LONDON — Rosalía Mera, Spain’s richest woman, who founded and built Inditex with her former husband Amancio Ortega, has died, the company confirmed Friday.
“The Inditex Group is deeply saddened to learn of the death of Rosalía Mera. The group wishes to send its sincere condolences to her loved ones and friends at this extremely difficult time, after the loss of a person who contributed so much to the origins and development of the company,” the company said.
An Inditex spokeswoman declined further comment, saying the company wants to respect the family’s privacy.
According to press reports in Spain and Britain, Mera was 69 years old and had suffered a stroke on the island of Menorca, where she was on holiday. She was flown home to La Coruña, where she died Thursday evening. She was one of the richest women in the world, with a net worth of $5.5 billion.
Born in 1944, Mera dropped out of school at age 11 to work as a seamstress. In the Sixties, with husband Ortega, she started making dressing gowns and lingerie based on designer brands in their living room. By the early Seventies, they had several hundred employees and many retailers. Realizing they would profit more by selling directly to customers, they founded Inditex in 1975 and opened the first Zara store in La Coruña that the same year. The couple had intended to call it Zorba after the “Zorba the Greek” movie, but a bar in the city had already claimed the name. Since they already had molds for the letters, they opted for Zara.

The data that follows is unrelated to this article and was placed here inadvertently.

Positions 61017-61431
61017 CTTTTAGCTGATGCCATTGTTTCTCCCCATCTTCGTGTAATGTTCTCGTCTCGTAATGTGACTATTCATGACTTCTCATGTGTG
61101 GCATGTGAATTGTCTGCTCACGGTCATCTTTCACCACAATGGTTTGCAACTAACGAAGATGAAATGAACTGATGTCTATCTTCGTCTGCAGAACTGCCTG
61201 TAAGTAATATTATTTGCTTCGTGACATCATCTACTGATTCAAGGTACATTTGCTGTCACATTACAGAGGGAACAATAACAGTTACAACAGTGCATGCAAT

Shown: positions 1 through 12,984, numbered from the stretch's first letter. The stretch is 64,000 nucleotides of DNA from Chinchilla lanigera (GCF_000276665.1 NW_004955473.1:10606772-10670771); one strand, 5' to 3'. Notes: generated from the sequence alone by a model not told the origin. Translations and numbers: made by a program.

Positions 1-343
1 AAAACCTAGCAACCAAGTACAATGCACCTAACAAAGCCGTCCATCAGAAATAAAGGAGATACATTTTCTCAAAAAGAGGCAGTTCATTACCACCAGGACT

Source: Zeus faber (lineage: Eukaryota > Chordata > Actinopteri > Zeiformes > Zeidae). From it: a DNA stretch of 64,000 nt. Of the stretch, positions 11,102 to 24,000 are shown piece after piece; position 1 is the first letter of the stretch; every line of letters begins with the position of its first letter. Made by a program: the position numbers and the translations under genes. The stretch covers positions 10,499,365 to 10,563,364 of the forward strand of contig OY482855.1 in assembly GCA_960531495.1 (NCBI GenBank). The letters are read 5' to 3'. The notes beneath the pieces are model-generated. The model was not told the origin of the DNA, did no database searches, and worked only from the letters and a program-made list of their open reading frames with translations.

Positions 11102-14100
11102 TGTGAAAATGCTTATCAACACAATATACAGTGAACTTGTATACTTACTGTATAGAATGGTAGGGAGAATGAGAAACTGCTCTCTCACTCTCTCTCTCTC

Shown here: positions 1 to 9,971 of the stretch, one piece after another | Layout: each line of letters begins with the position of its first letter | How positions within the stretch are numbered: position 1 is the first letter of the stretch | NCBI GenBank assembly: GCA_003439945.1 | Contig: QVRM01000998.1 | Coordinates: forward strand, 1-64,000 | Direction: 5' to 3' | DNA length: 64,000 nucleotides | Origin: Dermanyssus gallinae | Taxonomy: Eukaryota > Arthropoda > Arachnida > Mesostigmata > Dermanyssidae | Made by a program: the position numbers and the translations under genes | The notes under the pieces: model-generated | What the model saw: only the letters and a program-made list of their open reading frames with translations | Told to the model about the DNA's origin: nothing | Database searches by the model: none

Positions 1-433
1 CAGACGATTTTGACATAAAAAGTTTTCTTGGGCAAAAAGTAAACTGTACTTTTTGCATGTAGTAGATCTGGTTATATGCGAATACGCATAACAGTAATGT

Today, the company has more than 6,000 outlets for brands including Zara, Zara Home, Massimo Dutti and Bershka. In the year ended Jan. 31, the retailer notched net profits of $2.96 billion on sales of $20.48 billion.
Although Mera, a billionaire, no longer served on the board, she still owned 5.05 percent of the company through the family investment vehicle Rosp Corunna, according to an Inditex spokeswoman. Ortega continues to own 59.3 percent of Inditex. He is the richest person in Europe and the fourth-richest in the world with a net worth of about $57 billion.
Mera is survived by her daughter, Sandra, and her son, Marcos Ortega Mera.
After Inditex’s initial public offering in 2001, Mera put the $600 million that she netted at the time into a diverse range of interests: a marine fish farming group, a maker of a fingerprinting system for newborns and the pharmaceutical firm Zeltia. She also invested in London’s Bulgari Hotel and was behind a contest for young jazz musicians in Spain. Her Paideia Foundation works to integrate physically and mentally disabled people, like her son Marcos, into larger society.
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